BG 2.18: The material body of the indestructible, immeasurable and eternal living entity is sure to come to an end; therefore, fight, O descendant of Bharata.

BG 2.19: Neither he who thinks the living entity the slayer nor he who thinks it slain is in knowledge, for the self slays not nor is slain.

BG 2.20: There is neither birth nor death at any time. This has not come into being, does not come into being, and will not come into being. It is unborn, eternal, ever-existing and primeval. It is not slain when the body is slain.

BG 2.21: O Pārtha, how can a person who knows that this is indestructible, eternal, unborn and immutable kill anyone or cause anyone to kill?

BG 2.22: As a person puts on new garments, giving up old ones, it similarly accepts new material bodies, giving up the old and useless ones.

BG 2.23: This can never be cut to pieces by any weapon, nor burned by fire, nor moistened by water, nor withered by the wind.

BG 2.24: This is unbreakable and insoluble, and can be neither burned nor dried. It is everlasting, present everywhere, unchangeable, immovable and eternally the same.

BG 2.25: It is said that this is invisible, inconceivable and immutable. Knowing this, you should not grieve for the body.

BG 2.26: If, however, you think that this is born and dies forever, you still have no reason to lament, O mighty-armed.

BG 2.27: One who has taken his birth is sure to die, and after death one is sure to take birth again. Therefore, of that which is unavoidable, you should not lament.

BG 2.28: All created things are unmanifest in their beginning, manifest in their interim state, and unmanifest again when dead. So what need is there for lamentation?

BG 2.29: Some look on this as amazing, some describe this as amazing, and some hear of it as amazing, while others, even after hearing about it, cannot understand it at all.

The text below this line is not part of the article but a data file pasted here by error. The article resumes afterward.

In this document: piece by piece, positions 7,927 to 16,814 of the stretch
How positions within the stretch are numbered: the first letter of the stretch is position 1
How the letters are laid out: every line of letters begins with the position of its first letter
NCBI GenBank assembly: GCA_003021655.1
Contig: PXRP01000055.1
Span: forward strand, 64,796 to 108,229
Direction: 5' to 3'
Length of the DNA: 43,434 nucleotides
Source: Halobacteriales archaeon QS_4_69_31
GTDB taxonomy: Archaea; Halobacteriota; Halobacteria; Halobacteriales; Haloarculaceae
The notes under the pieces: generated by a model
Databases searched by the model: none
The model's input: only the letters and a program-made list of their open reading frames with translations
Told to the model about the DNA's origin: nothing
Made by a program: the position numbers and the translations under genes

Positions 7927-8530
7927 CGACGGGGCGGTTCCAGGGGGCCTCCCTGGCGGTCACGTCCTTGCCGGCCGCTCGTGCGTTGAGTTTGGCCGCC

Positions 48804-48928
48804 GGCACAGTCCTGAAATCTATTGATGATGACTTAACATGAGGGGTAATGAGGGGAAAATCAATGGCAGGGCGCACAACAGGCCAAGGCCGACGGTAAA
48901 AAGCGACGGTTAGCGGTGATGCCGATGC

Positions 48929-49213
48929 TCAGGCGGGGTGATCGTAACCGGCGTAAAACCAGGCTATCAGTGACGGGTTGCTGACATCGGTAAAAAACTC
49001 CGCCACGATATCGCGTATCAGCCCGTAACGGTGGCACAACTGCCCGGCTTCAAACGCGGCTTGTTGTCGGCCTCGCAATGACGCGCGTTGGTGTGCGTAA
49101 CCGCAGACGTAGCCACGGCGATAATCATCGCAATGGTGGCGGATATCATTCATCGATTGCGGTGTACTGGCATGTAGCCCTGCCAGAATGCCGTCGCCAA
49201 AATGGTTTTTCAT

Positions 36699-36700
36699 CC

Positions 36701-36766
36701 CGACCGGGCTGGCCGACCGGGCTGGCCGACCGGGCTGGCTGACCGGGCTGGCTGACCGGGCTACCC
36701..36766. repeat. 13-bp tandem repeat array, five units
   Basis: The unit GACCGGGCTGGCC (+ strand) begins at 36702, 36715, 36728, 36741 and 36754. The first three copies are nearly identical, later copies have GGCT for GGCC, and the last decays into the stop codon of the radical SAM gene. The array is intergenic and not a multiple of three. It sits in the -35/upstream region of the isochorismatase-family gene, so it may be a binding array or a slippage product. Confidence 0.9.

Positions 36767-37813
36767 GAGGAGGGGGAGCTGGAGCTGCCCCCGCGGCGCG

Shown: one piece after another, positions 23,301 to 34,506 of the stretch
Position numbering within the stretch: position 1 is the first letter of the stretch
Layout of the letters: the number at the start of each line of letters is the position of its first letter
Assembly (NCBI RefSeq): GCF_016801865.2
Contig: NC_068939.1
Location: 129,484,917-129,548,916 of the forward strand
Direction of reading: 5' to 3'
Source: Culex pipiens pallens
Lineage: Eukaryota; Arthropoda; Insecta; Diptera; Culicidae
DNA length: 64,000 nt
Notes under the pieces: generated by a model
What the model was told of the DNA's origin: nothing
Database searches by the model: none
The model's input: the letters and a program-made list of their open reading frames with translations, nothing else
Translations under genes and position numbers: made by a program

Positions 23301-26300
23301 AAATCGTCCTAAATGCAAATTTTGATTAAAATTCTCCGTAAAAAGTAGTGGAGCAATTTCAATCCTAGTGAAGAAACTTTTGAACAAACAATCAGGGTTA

BG 2.30: O descendant of Bharata, who dwells in the body can never be slain. Therefore you need not grieve for any thing.

* Bharata, Descendant of Bharata, can be used for both, the Kauravas (this time for Dhritarashtra) and the (Pandavas), because they both were cousins and belonged to the Bharata line.
Last edited by Aupmanyav on Wed Mar 05, 2014 10:28 am, edited 6 times in total.
'Sarve khalu idam Brahma'
All things here are Brahman (physical energy).

Cath B
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Post by Cath B » Wed Mar 05, 2014 8:34 am

[quote=""DMB""]I think the Rubaiyat is a wonderful choice. I suppose it has to be the Fitzgerald translation? That seems to be the one that both your mother and David liked.[/quote]

My mother would probably only have known Fitzgerald's (as do I, though I've been flicking through some others on the internet this morning).

The copy of my mother's I found at David's flat is his first edition and I had been working with that one till I just read that David prefered the fifth edition.
I have a beautiful illustrated hardback book that was given to us by the Iranian guy from whom we bought our house. He did the translation himself.
Oh, wonderful!

phands
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Post by phands » Wed Mar 05, 2014 6:57 pm

Rubaiyat is indeed a great choice.

My parents' grave has...

“Tis all a Chequer-board of nights and days
Where Destiny with men for Pieces plays:
Hither and thither moves, and mates,and slays,
And one by one back in the closet lays.”


On it. Pic is attached.
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ph'nglui mglw'nafh Cthulhu R'lyeh wgah'nagl fhtagn

Cath B
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Post by Cath B » Thu Mar 06, 2014 8:02 am

[quote=""phands""]Rubaiyat is indeed a great choice.

My parents' grave has...

“Tis all a Chequer-board of nights and days
Where Destiny with men for Pieces plays:
Hither and thither moves, and mates,and slays,
And one by one back in the closet lays.”


On it. Pic is attached.[/quote]

Thanks for sharing phands!

I got a verse engraved on my husband's gravestone too. one he wrote himself.

Cath B